Heart Rate Variability And Why It is Important For You!

Heart Rate Variability (HRV) is a great measurement tool for keeping tabs on the autonomic nervous system. The region of the nervous system that controls involuntary actions such as heartbeat, blood pressure, digestion, emotions, etc.

So now that we know what HRV measures, let’s take a deeper look at what it is. HRV by definition is the differences in time between the R sections of the beat (heartbeat). It is believed and proven that a healthy heart showcases a wide variety of beats while a stressed out heart has an evenly spaced variability.

There are many ways in which an individual’s HRV can be tested and a variety of different formulas that help give the full snapshot of a person’s overall health. Later on, in this article, I will list some applications that make it both convenient and simple to get started on reaping the benefits of this technology. Let’s move on to understanding some of the basics of HRV!

Autonomic Nervous System

There are two divisions of the autonomic nervous system, the sympathetic and the parasympathetic sides. They are like Ying and yang and both balance each other out. It is when we are too much on either side of the spectrum is where we can get into some trouble. First, let’s explain what exactly each of these systems is responsible .”.

Sympathetic (SNS):

The sympathetic nervous system is our built-in alarm system and is responsible for aiding us in getting out of situations that can and will harm us. It creates what is commonly referred to as the fight or flight response.

It’s responsible for the release of adrenaline and cortisol causing a heightened awareness, increased heart rate, dilated pupils, increased respiration, increased perspiration, and inhibits digestion as well as decreases sexual function.

It is the main system that is active in anxious, nervous, and worrisome individuals. However, some of these reactions can be attributed to the parasympathetic nervous system which we will get to later on.

Para-Sympathetic (PNS):

Everything has an opposite, and the autonomic nervous system isn’t exempt. The PNS is responsible for keeping the body in a state of calm and relaxation.

It is often known as causing the “Rest and Digest” reaction. Which is responsible for lowering heart rate and increasing blood flow to the digestive system. It is also responsible for increasing glandular activity throughout the body.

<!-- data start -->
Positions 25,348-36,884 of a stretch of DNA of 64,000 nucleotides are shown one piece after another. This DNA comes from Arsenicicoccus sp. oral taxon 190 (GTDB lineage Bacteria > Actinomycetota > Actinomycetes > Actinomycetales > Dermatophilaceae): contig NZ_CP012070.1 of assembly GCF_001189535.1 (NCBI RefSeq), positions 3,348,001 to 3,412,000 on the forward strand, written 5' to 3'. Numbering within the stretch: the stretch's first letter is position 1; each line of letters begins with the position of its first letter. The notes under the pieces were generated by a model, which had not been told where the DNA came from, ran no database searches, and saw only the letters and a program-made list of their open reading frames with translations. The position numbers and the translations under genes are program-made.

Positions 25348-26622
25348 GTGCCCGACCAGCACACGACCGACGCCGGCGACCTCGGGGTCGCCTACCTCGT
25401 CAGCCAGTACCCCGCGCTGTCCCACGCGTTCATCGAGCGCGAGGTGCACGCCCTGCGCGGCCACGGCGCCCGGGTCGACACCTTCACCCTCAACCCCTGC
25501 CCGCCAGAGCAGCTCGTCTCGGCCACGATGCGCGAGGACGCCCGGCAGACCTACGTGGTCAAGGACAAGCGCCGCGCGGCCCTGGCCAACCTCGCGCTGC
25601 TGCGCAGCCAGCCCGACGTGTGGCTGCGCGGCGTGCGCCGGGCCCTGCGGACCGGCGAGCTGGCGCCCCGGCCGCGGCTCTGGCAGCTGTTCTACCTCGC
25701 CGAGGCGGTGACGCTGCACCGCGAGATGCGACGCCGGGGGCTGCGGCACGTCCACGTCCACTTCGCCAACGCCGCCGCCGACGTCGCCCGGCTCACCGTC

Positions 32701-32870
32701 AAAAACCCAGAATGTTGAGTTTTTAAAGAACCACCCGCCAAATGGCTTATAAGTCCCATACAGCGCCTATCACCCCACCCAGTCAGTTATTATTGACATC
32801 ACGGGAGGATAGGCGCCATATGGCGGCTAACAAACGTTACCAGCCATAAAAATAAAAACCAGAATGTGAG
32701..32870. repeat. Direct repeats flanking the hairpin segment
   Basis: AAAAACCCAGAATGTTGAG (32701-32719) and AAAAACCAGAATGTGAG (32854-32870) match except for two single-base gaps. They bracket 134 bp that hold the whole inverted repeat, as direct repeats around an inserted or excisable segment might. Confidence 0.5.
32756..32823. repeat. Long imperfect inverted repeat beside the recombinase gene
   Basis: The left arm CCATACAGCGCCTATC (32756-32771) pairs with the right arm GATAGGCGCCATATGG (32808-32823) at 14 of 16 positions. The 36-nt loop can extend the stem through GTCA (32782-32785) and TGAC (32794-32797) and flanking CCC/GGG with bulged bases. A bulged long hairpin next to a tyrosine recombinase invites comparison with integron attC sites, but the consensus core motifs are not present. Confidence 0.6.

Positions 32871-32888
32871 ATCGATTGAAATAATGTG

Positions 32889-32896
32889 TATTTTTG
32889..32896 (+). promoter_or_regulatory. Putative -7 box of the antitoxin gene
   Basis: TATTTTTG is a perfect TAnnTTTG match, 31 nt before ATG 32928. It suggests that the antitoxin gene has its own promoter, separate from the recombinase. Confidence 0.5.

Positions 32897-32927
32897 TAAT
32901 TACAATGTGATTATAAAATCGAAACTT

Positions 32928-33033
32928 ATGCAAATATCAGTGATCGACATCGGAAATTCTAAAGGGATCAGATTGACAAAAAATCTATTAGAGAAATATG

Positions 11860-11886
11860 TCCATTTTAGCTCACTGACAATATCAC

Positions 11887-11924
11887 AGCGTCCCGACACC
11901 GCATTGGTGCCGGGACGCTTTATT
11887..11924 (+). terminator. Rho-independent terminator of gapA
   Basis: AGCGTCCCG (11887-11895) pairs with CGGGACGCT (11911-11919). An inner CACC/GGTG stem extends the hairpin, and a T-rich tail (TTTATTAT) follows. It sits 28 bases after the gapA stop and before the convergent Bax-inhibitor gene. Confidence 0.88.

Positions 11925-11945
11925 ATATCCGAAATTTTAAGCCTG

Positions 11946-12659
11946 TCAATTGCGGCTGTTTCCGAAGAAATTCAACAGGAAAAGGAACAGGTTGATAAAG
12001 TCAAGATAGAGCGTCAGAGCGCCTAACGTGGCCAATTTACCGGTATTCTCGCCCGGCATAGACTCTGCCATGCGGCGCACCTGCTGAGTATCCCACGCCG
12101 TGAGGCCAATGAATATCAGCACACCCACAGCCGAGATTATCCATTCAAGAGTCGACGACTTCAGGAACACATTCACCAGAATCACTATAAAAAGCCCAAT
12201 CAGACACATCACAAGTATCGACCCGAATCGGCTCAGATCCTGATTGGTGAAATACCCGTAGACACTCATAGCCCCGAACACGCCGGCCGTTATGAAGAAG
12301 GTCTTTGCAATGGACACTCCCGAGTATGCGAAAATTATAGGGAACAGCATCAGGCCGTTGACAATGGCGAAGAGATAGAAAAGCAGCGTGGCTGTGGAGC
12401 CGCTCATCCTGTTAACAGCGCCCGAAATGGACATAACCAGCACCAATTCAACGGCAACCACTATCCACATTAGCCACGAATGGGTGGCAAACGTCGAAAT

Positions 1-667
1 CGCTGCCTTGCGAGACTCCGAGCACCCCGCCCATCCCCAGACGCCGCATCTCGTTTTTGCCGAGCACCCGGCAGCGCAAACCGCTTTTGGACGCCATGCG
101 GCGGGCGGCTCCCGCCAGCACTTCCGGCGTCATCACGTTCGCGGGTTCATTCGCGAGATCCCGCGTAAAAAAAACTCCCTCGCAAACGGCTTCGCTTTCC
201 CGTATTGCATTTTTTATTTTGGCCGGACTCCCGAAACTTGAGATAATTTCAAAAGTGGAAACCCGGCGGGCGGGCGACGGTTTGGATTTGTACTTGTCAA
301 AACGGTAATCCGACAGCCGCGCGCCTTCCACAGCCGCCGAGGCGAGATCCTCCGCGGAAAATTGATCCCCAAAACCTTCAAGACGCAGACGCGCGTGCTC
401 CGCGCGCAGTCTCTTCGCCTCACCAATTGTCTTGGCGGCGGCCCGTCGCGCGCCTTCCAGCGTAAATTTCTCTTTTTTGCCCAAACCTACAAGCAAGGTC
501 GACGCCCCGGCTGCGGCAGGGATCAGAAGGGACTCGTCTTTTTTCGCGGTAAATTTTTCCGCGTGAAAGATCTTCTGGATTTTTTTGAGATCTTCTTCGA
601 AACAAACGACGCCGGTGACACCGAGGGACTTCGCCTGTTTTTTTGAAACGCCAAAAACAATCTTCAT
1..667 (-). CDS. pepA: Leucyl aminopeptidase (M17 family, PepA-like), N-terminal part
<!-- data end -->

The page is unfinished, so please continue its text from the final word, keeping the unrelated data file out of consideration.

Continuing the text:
What Do We Need to Get Started With HRV?

Most of the today’s HRV applications will require the user to have some form of a heart rate chest strap that includes Bluetooth low energy (Bluetooth 4.0) or even ANT+ technology. I recommend the Polar H7 heart rate strap; this usually runs for under $100.

How Do We Get The Best Out of It?

Ok now that we know what HRV is and what it best observes, how can we go about using it? Wither it be for athletes or Joe from across the street.

Without going too far into what formulas are used to showcase if one person is showing so much sympathetic or parasympathetic activity. You have to understand that most of the today’s feedback devices have utilized RMSSD (root mean square of successive difference) which is just the differences between RR waves or beats. This formula is used to determine an HRV score and give a value out of 100 in which the higher the number the “better”.

These numbers will help determine a baseline for any individual, and any large deviations from baseline are what will be used to govern if you are in a sympathetic (lower than baseline) or parasympathetic (higher than baseline) state.

Bringing it Back to Baseline!

Now that we understand how the scores work and what it means if you are below or above baseline (homeostasis). We need to understand when it is ok to push the envelope or when it is time to take a break.

With the goal of all of this to gradually increase baseline and our HRV scores. We need to gradually push the baseline up, but it is imperative that we do this in a slow manner and not get excited when we randomly get a spiked HRV score 10-15 above our baseline. This could merely be a sudden increase in parasympathetic activity. Which means our recovery pathways are working in overdrive.